Nixon said at the time of the November 15 meeting they were behind schedule and the commissioners were also struggling with spotty Wi-Fi in hotels during the virtual meeting which added a lot of time. to the procedure.

While they were able to vote on the district boundaries seconds before midnight, technological difficulties prevented them from creating the cards and sending them to the Legislature until the following evening.

Read the commission chair’s statement on the results of the November 15 meeting here.

Nixon said the commission had been working hard to redesign the district lines in a shorter time frame and was happy with its outreach plan, which included increased communication with the public.

“We have received more feedback than any commission ever,” Nixon said. “We easily doubled, almost tripled, the number of comments we received. “

However, Nixon said their failure to meet the deadline meant they had to cede jurisdiction over the redistribution to the Washington State Supreme Court.

“We asked them to please adopt the cards or continue to let them go through the process,” Nixon said.

Read the commission’s final report to the Legislature on its 2021 redistribution efforts here.

The state’s Supreme Court ruled on Friday that the committee’s vote to approve the framework before the midnight deadline was sufficient to meet the constitutional obligation to complete the redistribution by November 15, although it did not produce the cards until the next day.

“This is not a situation in which the Supreme Court should intervene because the commission failed to agree on a plan which it believes complies with state and federal requirements,” the judge said in Chief Steven González in his order.

González argued that the purpose of the deadline was to produce a redistribution plan in a timely manner and that dismissing the commission’s work would hamper that goal. However, the court made no statement as to whether the actual contents of the plan were acceptable under federal and state law.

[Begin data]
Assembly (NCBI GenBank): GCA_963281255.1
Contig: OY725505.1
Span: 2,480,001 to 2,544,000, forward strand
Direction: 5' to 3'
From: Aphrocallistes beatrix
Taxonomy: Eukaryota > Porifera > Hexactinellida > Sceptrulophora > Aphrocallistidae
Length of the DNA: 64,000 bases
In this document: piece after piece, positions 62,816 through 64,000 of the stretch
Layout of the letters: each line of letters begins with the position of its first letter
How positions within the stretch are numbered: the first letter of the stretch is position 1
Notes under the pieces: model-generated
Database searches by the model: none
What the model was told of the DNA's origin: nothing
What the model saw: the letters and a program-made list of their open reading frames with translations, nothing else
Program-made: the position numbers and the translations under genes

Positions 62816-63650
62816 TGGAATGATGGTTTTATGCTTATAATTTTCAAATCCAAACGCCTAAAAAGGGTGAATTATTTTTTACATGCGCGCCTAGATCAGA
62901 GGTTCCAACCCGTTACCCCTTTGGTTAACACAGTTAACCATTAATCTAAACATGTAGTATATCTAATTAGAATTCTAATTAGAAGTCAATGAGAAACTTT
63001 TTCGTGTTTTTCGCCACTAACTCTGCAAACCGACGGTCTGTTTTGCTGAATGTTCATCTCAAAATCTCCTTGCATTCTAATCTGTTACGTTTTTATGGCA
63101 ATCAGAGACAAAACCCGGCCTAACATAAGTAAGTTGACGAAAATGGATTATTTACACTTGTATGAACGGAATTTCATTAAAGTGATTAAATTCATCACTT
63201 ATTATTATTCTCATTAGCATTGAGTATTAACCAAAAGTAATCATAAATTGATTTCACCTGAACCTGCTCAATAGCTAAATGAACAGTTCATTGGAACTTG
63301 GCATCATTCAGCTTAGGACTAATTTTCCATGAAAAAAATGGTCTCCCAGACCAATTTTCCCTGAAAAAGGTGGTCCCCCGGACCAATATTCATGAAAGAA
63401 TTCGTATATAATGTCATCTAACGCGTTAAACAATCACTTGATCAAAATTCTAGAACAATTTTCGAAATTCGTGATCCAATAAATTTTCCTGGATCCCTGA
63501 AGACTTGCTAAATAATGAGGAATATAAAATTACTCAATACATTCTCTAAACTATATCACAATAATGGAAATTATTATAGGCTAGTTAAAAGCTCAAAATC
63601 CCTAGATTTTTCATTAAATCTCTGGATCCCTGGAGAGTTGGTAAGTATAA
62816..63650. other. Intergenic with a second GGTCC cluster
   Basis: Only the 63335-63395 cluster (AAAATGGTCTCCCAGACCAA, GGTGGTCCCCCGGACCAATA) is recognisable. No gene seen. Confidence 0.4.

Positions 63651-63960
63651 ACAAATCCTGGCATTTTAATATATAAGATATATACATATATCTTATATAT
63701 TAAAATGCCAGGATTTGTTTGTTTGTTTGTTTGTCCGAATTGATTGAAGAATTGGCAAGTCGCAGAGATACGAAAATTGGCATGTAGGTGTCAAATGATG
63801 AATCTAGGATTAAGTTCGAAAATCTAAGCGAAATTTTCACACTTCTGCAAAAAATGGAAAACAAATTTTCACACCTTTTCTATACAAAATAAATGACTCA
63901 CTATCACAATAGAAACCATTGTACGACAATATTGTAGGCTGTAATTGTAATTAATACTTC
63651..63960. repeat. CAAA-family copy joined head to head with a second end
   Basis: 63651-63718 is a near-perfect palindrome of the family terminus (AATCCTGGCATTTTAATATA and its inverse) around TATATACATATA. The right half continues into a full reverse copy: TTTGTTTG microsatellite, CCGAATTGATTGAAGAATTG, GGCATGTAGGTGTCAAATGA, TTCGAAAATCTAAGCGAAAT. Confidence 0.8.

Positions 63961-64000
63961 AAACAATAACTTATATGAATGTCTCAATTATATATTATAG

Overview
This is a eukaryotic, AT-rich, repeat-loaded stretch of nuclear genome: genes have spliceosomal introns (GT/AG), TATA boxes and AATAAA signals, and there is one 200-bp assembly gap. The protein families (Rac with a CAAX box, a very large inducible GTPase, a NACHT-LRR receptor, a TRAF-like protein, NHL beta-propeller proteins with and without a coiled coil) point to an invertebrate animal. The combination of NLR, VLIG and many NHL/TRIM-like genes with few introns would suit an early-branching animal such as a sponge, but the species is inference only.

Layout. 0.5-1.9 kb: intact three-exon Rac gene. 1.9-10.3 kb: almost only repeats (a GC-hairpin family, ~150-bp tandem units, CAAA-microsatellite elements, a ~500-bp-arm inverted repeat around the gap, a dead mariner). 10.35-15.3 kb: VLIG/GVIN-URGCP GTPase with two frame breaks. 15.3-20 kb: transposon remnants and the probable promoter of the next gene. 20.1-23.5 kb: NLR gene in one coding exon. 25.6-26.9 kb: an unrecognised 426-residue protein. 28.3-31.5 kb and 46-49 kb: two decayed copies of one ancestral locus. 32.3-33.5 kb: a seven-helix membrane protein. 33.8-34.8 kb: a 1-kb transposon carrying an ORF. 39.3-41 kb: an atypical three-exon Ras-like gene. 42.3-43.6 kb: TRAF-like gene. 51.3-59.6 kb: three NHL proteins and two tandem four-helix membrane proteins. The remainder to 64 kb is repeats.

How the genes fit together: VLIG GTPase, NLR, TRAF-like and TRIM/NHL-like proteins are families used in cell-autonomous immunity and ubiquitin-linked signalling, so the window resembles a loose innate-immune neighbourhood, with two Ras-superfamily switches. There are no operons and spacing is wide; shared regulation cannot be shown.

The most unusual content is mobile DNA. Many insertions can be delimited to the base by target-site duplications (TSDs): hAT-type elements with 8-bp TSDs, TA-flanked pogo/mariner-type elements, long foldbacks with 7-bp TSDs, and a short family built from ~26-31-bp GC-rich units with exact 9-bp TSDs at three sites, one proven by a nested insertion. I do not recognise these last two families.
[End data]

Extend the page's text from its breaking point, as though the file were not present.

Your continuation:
“The court has not assessed and is not issuing an opinion on the plan’s compliance with legal and constitutional requirements other than the November 15 deadline,” González said.

Read the full Supreme Court order regarding the redistribution commission here.

In a previous press release from Redistricting Justice for Washington, Yakima attorney and community advocate David Morales said the local Latin American community would get a district that would work for them – in some way or another. another one.

“However, rather than submitting this plan for future lawsuits, it would benefit everyone and save a lot of time and money if the final plan complied with both Washington’s voting rights law. and federal voting rights law, ”Morales said.

Nixon said the commissioners worked hard to resolve the issues raised by defenders and did what they could within the parameters that were allowed to them. He said that although there are people who are not happy with the maps, the lines had to be drawn somewhere.

“I understand where people are coming from because when you live in a democracy you want your voice to be heard and recognized and you hope that those in power take heed of what you have to say,” Nixon said.

Nixon said that was why the commission prioritized public education and tried to make it as easy for people to submit comments as possible and to ensure their voices were heard.

Legislature considering amendments, defense organization considering suing

Nixon said the next step will be to provide copies of the maps to 147 legislative offices over the next few days. He said the legislature will have 30 days from its first session on January 10 to propose amendments to the map, but any changes would be minor.

“They cannot change more than 2% of the population in a district and any amendment will require a two-thirds majority vote in both houses,” Nixon said. “There has never been a significant change to the map. There was never a change on the map that changed the partisan result. “

Representatives for Redistricting Justice for Washington said they were awaiting further information from the commission, but planned to file their complaint before the holidays.

Check out the latest press releases from Redistricting Justice for Washington here.